However - and this is the point - capitalism does not combine in its system elements that are totally alien to itself in the family and the state. (If it did, the family and the state could be the weapons to bring down the capitalist system.) On the contrary, the Western family and the state, which have their origins in the Roman familia and the popular rule of the Christian church, have from the beginning contained elements of a managerial organization to manage reproduction and production in an economically rational way, which is why they can be successfully "joined" with the capitalist economy. It was only natural, then, that the Livs of the 1960s started out by demanding the dismantling of the modern family. Their demands, like the objections of the young people who called for the dismantling of the universities, were an indispensable first step toward a massive transformation.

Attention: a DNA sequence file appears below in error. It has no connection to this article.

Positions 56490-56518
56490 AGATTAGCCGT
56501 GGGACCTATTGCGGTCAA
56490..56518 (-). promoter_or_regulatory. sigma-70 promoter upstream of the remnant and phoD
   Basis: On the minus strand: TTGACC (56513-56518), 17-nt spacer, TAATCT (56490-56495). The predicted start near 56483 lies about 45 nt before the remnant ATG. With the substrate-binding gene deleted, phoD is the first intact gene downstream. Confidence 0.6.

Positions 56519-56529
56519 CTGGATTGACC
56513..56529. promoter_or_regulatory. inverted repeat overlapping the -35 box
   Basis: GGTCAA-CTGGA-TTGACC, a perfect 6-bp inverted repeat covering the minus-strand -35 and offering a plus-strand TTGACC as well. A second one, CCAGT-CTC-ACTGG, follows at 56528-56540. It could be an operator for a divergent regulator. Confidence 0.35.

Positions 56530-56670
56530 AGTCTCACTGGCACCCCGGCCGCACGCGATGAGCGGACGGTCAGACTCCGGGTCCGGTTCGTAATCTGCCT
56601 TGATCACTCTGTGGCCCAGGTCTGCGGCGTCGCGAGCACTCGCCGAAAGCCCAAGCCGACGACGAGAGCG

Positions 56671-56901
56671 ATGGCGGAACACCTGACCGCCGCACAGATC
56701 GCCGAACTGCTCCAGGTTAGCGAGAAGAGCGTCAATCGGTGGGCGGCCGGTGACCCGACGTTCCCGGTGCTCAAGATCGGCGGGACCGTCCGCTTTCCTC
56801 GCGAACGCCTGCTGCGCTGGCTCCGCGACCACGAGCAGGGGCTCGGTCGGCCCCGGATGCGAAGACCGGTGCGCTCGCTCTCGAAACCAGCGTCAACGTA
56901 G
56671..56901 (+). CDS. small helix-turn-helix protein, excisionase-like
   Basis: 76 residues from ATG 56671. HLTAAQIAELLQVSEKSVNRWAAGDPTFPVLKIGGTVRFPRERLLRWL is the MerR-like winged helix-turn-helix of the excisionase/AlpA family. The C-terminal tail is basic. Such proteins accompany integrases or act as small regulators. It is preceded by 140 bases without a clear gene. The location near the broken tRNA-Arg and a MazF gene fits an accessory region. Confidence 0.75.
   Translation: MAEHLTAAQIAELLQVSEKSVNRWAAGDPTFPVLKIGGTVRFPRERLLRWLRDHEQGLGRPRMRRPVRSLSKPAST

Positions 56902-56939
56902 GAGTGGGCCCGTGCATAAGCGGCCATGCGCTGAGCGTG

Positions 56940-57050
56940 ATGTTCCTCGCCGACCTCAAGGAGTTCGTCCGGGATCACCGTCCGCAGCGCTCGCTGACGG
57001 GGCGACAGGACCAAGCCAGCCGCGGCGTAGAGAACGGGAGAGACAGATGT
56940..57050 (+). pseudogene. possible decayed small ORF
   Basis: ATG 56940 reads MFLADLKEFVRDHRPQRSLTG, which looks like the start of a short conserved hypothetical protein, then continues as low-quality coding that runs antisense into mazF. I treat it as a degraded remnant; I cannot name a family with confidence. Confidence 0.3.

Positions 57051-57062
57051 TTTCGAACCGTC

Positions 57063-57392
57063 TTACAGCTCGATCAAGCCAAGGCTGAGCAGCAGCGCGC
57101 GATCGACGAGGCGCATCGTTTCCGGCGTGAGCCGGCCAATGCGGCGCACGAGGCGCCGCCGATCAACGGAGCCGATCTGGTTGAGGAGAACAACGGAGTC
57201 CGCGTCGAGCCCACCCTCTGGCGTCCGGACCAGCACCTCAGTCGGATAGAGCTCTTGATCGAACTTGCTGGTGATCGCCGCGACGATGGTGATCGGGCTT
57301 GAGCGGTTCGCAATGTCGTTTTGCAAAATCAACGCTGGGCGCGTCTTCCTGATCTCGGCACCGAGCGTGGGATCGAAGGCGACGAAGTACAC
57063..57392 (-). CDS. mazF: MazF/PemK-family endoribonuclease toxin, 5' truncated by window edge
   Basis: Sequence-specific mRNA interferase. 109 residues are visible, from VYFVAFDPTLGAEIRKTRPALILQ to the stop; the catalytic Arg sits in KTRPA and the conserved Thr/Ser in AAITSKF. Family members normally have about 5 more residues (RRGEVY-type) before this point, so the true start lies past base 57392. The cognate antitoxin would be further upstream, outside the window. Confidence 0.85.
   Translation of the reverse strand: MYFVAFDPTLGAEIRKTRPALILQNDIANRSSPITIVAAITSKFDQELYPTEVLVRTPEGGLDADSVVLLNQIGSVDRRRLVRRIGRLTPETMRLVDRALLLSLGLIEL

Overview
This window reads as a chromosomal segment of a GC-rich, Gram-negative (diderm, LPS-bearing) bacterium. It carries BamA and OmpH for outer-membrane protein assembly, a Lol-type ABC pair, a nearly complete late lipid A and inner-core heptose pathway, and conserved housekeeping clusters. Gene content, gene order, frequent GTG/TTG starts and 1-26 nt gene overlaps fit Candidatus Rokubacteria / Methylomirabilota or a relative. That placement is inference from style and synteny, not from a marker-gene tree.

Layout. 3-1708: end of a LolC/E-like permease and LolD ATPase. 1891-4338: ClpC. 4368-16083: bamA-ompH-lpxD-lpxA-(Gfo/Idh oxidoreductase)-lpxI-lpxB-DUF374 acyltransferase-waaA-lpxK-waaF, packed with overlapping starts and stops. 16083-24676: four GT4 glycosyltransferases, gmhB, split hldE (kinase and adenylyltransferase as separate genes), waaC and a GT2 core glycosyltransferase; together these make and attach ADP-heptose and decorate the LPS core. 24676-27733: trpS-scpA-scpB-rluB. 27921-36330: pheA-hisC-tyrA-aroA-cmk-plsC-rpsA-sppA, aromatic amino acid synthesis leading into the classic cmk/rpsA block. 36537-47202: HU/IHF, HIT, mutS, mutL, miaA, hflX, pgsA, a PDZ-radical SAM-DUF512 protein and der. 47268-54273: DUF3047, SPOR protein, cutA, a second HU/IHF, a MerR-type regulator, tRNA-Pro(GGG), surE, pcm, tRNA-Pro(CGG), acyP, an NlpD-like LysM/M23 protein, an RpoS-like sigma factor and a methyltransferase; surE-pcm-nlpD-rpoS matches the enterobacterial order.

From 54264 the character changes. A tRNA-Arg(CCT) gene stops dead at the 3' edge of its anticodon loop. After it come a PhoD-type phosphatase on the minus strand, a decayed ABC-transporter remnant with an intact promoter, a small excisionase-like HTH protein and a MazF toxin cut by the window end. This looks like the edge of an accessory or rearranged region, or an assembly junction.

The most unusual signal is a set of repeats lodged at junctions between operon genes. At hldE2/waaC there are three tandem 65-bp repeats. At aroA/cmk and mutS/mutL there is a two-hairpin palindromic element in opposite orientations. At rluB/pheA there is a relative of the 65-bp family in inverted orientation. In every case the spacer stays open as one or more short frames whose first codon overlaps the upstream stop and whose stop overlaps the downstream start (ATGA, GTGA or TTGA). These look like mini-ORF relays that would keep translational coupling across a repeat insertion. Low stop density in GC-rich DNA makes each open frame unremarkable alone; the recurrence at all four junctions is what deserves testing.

The history of Western power in the form of "extended domesticity" has thus been a process in which the apparatuses of state and capital control over the family itself have become increasingly integrated and indistinguishable from each other on a daily basis. This process culminated in the Keynesian welfare state and consumer society of the post-World War II era, when to be a homesteader was to be a statist and a "capitalist. The destruction of the ancient peace and sovereignty of the house, the colonization of the house by the fatherless patriarchy of capital and state, was completed here.